Just two days after launching a Bulgarian communications satellite from Florida, a SpaceX Falcon 9 rocket lifted 10 Iridium NEXT telephone relay stations into orbit Sunday after a foggy afternoon launch from California.
Despite blustery winds and high seas, the California rocket builder also was able to recover the booster’s first stage with a pinpoint landing on an off-shore droneship, SpaceX’s 13th successful landing in a row.
More important for Iridium, it was the second batch of 10 Iridium NEXT spacecraft successfully launched by SpaceX under contracts with the satellite telephone provider to deploy 75 of the 81 relay stations being built to replace the company’s current fleet of aging first-generation spacecraft.
“Now that we’re into the launch phase after more than seven years of effort, we’re poised to complete the replacement transformation of our very unique network through a total of eight launches spread over a very short 18 months,” Iridium CEO Matthew Desch told reporters last week.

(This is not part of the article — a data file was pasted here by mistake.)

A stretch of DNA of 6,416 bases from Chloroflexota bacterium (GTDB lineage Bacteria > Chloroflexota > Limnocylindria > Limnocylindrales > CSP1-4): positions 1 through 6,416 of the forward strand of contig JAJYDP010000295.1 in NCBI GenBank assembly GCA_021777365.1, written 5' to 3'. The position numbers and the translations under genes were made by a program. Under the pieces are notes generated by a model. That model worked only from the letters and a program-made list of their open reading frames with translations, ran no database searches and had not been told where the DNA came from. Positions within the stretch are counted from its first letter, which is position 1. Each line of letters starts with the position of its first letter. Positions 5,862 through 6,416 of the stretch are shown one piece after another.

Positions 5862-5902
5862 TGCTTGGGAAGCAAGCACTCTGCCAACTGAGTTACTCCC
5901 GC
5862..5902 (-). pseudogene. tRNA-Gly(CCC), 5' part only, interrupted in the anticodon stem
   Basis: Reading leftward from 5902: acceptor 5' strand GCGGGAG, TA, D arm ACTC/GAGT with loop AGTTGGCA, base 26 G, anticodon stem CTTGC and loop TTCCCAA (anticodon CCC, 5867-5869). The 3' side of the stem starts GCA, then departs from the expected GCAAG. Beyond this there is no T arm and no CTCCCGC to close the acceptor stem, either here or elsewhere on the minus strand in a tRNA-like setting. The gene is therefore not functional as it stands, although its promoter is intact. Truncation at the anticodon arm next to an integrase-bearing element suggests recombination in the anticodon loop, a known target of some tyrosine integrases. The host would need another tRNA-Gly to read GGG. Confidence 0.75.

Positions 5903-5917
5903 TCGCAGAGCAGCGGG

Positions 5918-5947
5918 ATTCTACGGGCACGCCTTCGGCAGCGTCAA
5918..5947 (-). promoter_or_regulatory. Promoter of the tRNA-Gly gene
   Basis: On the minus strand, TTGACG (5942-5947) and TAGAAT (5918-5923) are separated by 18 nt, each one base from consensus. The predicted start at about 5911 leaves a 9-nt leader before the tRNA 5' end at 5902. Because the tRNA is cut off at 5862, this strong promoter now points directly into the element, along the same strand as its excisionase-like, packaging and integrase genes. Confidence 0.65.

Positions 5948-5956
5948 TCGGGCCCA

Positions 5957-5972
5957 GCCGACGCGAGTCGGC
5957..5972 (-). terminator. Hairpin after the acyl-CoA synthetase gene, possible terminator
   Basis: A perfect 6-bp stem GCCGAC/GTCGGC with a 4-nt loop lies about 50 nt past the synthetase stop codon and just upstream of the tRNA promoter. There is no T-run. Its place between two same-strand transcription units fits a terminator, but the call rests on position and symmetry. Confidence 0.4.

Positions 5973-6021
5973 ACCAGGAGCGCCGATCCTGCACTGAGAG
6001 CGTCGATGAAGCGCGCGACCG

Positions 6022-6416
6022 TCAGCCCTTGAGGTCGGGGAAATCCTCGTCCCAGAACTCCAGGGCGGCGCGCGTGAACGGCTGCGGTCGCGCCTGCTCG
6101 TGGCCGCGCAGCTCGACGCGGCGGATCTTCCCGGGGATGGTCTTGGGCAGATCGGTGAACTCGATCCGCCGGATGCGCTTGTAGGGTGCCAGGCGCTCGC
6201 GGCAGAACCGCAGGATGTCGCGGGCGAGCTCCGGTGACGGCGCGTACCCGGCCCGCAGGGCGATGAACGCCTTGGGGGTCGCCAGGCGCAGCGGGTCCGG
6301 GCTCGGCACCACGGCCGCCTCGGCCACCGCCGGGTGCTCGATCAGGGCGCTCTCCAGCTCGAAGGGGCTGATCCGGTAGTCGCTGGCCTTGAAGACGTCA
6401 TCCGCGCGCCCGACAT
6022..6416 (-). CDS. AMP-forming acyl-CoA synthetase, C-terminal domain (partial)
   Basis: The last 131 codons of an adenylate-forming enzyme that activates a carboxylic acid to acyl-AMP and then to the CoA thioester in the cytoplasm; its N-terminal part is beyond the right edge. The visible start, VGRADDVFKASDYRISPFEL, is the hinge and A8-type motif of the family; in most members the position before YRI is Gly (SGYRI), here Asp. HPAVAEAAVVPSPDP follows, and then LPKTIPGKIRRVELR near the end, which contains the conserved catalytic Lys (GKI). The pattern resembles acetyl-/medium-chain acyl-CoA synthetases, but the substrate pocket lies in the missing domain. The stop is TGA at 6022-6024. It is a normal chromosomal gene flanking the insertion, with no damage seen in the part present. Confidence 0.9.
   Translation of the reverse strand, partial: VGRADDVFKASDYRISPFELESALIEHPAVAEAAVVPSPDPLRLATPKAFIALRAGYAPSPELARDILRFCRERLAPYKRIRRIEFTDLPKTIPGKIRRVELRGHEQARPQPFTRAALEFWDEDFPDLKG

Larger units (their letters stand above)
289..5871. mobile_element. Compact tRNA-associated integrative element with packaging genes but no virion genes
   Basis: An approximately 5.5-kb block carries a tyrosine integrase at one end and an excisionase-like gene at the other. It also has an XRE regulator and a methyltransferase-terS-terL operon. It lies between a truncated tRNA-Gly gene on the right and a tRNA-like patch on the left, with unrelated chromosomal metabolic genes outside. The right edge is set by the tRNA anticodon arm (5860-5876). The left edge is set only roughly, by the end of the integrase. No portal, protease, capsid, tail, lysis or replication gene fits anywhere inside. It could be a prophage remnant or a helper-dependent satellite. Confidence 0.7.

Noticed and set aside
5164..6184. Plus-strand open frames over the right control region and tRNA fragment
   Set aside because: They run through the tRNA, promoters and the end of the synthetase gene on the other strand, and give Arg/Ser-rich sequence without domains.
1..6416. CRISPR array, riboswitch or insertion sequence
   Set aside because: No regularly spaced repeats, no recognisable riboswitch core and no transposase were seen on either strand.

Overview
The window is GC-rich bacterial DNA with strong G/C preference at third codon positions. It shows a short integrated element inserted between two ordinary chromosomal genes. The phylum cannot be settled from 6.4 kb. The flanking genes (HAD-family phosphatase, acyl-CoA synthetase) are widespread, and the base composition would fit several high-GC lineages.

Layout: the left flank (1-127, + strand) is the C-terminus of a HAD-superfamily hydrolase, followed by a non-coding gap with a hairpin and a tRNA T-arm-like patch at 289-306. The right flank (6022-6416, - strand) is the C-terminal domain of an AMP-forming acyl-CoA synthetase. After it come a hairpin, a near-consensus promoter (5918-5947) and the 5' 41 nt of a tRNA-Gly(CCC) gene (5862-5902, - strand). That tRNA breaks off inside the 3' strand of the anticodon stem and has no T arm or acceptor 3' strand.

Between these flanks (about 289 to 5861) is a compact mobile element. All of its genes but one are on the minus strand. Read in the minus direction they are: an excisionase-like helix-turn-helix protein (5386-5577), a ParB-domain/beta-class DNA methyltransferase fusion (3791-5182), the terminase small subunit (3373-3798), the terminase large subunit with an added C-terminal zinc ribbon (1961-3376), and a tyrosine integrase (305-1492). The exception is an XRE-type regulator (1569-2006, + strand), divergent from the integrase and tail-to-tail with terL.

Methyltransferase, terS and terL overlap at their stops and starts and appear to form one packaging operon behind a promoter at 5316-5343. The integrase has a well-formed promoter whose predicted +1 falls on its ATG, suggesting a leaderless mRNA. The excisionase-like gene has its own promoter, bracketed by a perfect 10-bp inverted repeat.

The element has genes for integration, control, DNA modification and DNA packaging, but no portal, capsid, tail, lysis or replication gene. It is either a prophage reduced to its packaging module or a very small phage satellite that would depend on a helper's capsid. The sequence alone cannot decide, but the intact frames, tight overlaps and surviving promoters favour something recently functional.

“After this second launch, we have six more launches scheduled with SpaceX over the following 12 months, so our network activities in space are really going to get a bit frenetic.”
Iridium telephone customers rely on 66 satellites operating in six orbital planes to make and receive calls anywhere in the world. The company’s original block 1 satellites are being replaced by 66 Iridium NEXT spacecraft with nine more serving as in-orbit spares. Another six will be held on the ground for launch as needed.
Desch said the rapid-fire launch pace will quickly pay off “as completing Iridium NEXT will mean the start of some…